In Sri Lanka as globally, the most prevalent form of violence against women is domestic violence. According to a survey from 2006 by the Ministry of Child Development and Women’s Empowerment more than 60 percent of women across Sri Lanka are victims of domestic violence while 44 per cent of pregnant women are also subjected to harassment. Commonly perpetrated forms of domestic violence include physical and sexual violence, threats and intimidation, emotional and social abuse and economic deprivation.
In Sri Lanka a new law on domestic violence, The Prevention of Domestic Violence Act came into operation on 3 October 2005. The Act is the outcome of years of struggle by different women’s group throughout the country.
The Act provides for the issue of Protection Orders by the Magistrate’s Court to prevent an aggressor from inflicting harm to persons within defined relationships inside the household as well as outside. Any person, irrespective of gender, who is subjected to or likely to be subjected to domestic violence, may seek a Protection Order (PO). On behalf of a child, a parent, a guardian or a person with whom the child resides or a person authorized by the National Child Protection Authority can also seek a PO. In addition a police officer has the authority to intervene on behalf of an aggrieved person.
While the legislation is there, the effectuation is not. The gap between the rights set out on paper and the daily life in the household is tremendous.
The problem is not a lack of legal instruments to protect women and girls from violence including the domestic sphere. Gender equality and non-discrimination of women are key principles of the Amendment to the Sri Lankan Constitution from 1978. In 1981, Sri Lanka ratified the United Nations Convention on the Elimination of All Forms of Discrimination against Women (CEDAW). Sri Lanka is also signatory to the International Covenant on Civil and Political Rights; the Universal Declaration of Human Rights; the International Covenant on Economic, Social and Cultural Rights and the Vienna Declaration on the Elimination of Violence against Women (1993). Further, Sri Lanka has subscribed to the Beijing Declaration and Platform for Action (1995).
Neither is it a problem of lack of institutions to ensure the enforcement of the declarations. Many state institutions and private organizations have been established to work on the matter, including The Women’s Bureau of Sri Lanka (1978); The Sri Lankan Women’s Charter (1993); the National Committee on Women (1994), the provision of Ministry Status to Women’s Affairs in 1997 (from 2005 a part of the Ministry for Child Development and Women’s Empowerment), the Centre for Gender Complaints at the National Committee on Women (1999) and Women and Children’s Bureaus in Police Stations.
A family matter
However, the framework does not correspond with society. Culturally Sri Lanka is a male-centred society and although women in the larger cities have become more educated and independent, especially families in rural areas, from cultural minorities or lower castes are still very male dominated with domestic violence being more prevalent. The courts are by no means minority, gender or child sensitive and discrimination and harassment are daily fares in the legal system. Even though Tamil is recognized as an official language, there is still a lack of Tamil speakers in official institutions and translators are rarely provided in police stations.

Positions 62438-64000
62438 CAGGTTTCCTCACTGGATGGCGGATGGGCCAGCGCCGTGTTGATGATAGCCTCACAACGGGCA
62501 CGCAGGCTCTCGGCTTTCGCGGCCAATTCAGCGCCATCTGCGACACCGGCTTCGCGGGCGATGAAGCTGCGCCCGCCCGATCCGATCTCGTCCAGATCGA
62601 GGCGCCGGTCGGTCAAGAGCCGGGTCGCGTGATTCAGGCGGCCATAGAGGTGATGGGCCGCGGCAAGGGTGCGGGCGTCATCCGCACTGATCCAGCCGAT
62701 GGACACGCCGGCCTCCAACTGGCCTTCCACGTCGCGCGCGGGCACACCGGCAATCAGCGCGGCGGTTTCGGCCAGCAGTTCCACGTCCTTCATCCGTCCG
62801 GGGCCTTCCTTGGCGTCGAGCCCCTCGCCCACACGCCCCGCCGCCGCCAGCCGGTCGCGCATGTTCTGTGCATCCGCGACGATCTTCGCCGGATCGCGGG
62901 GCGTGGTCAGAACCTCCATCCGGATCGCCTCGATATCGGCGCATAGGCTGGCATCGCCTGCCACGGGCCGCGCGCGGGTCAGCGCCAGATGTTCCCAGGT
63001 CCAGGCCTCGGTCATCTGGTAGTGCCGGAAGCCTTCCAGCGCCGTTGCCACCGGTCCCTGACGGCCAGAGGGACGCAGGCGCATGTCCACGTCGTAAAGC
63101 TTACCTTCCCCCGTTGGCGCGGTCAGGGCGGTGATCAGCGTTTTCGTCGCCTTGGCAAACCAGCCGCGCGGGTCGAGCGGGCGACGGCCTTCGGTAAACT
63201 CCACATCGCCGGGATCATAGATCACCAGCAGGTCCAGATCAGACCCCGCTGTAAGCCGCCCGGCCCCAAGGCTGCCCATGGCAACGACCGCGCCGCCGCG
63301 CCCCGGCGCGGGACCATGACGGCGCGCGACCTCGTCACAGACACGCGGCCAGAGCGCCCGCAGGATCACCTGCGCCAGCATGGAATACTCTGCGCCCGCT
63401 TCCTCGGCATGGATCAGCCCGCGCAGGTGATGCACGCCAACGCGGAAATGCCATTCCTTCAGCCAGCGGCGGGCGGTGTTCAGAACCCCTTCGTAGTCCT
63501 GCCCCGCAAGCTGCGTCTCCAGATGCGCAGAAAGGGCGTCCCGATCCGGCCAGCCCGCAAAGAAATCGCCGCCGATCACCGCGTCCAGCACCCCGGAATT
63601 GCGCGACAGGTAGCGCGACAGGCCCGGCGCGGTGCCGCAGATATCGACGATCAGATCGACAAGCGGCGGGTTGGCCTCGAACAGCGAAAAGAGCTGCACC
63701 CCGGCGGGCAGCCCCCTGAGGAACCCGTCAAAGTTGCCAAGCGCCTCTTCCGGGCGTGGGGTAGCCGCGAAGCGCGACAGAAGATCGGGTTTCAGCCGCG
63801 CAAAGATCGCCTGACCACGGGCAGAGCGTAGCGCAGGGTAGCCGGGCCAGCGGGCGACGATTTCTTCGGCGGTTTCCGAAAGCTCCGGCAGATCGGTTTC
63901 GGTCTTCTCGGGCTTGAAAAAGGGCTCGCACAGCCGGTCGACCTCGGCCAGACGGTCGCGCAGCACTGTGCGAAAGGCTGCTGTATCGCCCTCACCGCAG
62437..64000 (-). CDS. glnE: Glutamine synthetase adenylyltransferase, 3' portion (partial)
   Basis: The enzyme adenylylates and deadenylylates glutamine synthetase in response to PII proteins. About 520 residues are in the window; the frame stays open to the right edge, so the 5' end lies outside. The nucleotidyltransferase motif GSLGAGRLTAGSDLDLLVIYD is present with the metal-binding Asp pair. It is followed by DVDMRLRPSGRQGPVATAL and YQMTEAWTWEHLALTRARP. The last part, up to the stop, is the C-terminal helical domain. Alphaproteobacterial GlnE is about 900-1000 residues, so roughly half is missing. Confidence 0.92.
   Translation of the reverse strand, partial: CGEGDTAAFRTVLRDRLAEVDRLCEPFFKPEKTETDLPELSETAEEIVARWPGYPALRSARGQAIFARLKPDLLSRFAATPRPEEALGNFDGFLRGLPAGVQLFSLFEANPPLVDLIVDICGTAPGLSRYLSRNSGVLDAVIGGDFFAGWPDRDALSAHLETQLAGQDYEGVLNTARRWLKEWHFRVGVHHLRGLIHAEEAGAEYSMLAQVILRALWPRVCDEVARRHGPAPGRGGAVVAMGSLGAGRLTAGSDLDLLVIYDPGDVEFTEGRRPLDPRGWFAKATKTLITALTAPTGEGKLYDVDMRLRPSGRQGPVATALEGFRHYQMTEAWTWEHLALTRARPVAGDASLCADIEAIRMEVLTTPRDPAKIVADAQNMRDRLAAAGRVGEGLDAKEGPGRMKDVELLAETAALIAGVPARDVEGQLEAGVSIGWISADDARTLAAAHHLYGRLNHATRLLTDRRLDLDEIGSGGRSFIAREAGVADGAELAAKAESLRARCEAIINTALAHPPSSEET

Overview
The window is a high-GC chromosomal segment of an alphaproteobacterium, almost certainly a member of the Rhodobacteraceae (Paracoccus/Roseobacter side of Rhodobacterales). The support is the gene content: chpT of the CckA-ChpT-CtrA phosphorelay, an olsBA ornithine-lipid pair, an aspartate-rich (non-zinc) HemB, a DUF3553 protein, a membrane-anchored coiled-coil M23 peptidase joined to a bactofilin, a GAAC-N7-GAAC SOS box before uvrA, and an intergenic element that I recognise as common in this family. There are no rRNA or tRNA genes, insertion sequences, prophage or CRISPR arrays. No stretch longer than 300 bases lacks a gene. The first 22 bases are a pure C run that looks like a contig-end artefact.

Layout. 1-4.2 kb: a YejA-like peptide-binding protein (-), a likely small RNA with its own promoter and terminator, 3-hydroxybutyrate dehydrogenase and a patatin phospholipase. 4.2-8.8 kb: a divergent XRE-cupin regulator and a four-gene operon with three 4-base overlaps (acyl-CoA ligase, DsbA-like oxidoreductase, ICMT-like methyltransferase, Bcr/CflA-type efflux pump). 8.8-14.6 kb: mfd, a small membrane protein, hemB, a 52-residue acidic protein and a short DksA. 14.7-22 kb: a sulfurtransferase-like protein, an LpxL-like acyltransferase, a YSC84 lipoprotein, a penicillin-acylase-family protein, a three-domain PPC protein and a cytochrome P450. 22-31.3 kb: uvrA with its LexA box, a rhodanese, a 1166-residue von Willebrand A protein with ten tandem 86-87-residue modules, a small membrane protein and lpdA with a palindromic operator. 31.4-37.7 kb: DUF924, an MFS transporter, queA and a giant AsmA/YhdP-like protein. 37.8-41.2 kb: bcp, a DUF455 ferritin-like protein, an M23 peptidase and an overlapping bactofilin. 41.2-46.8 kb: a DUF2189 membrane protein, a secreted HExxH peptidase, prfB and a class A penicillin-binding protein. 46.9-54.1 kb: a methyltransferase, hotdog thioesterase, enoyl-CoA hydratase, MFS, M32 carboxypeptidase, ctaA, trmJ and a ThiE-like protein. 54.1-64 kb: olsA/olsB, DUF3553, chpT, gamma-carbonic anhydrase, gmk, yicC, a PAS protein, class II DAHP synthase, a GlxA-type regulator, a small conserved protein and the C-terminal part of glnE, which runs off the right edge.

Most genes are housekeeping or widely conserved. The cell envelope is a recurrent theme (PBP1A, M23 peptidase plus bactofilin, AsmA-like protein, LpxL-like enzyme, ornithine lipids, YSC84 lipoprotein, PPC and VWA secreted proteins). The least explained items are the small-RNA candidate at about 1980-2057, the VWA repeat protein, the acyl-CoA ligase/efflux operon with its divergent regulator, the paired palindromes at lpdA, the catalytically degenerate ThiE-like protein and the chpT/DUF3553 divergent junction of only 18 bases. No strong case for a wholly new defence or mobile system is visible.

Sandamani Munasinghe is a Sri Lankan Attorney-at-Law, who has worked as an advisor to the Human Rights Commission of Sri Lanka (HRCSL), several human rights organisations and has assisted many human rights cases with senior lawyers. She has also worked in the Women in Need organisation, which particularly deals with the problems of women and children.
According to Munasinghe there is a great need for awareness about the Act, not only its existence, but also a proper understanding of its functions. Traditionally, family matters would never be dealt with publicly, women are expected to protect the family under any circumstances and it is considered a great failure and humiliation if they do not manage to do so. “When we intervene on behalf of women the objection that has been brought is, are you not hurting the institution of the family through this law? Is it not better to settle these things privately and amicably? It is necessary to bring the matter to court? So if even the lawyers take this kind of view, then we can see that within society there cannot be that much appreciation of this law”, Munasinghe emphasized.
Not a police priority
This perception of women and their family roles penetrates most of the Sri Lankan society including police stations, which are often very male-dominated. Generally there is a little trust in the police system and many people fear to go to the stations to make any kind of complaints. It has long been a requirement that police stations contain a separate union for women and children with female officers attached, but while most stations are undermanned there are no resources to maintain the units.